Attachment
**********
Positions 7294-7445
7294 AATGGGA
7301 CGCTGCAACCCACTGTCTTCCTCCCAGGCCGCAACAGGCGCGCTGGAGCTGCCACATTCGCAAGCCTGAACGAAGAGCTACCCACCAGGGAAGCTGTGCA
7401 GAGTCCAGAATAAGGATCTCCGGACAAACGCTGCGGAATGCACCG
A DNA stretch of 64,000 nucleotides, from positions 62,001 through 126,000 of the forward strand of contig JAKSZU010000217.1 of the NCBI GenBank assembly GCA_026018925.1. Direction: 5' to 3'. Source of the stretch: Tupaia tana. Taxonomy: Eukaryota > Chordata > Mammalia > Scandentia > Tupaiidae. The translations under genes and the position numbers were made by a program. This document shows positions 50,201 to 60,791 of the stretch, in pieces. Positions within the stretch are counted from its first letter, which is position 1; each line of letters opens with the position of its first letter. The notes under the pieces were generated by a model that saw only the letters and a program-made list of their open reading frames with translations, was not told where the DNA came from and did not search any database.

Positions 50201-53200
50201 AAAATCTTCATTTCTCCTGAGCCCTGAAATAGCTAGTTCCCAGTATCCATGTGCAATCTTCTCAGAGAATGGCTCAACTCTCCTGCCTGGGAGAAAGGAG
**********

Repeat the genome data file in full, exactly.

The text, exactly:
Positions 7294-7445
7294 AATGGGA
7301 CGCTGCAACCCACTGTCTTCCTCCCAGGCCGCAACAGGCGCGCTGGAGCTGCCACATTCGCAAGCCTGAACGAAGAGCTACCCACCAGGGAAGCTGTGCA
7401 GAGTCCAGAATAAGGATCTCCGGACAAACGCTGCGGAATGCACCG
A DNA stretch of 64,000 nucleotides, from positions 62,001 through 126,000 of the forward strand of contig JAKSZU010000217.1 of the NCBI GenBank assembly GCA_026018925.1. Direction: 5' to 3'. Source of the stretch: Tupaia tana. Taxonomy: Eukaryota > Chordata > Mammalia > Scandentia > Tupaiidae. The translations under genes and the position numbers were made by a program. This document shows positions 50,201 to 60,791 of the stretch, in pieces. Positions within the stretch are counted from its first letter, which is position 1; each line of letters opens with the position of its first letter. The notes under the pieces were generated by a model that saw only the letters and a program-made list of their open reading frames with translations, was not told where the DNA came from and did not search any database.

Positions 50201-53200
50201 AAAATCTTCATTTCTCCTGAGCCCTGAAATAGCTAGTTCCCAGTATCCATGTGCAATCTTCTCAGAGAATGGCTCAACTCTCCTGCCTGGGAGAAAGGAG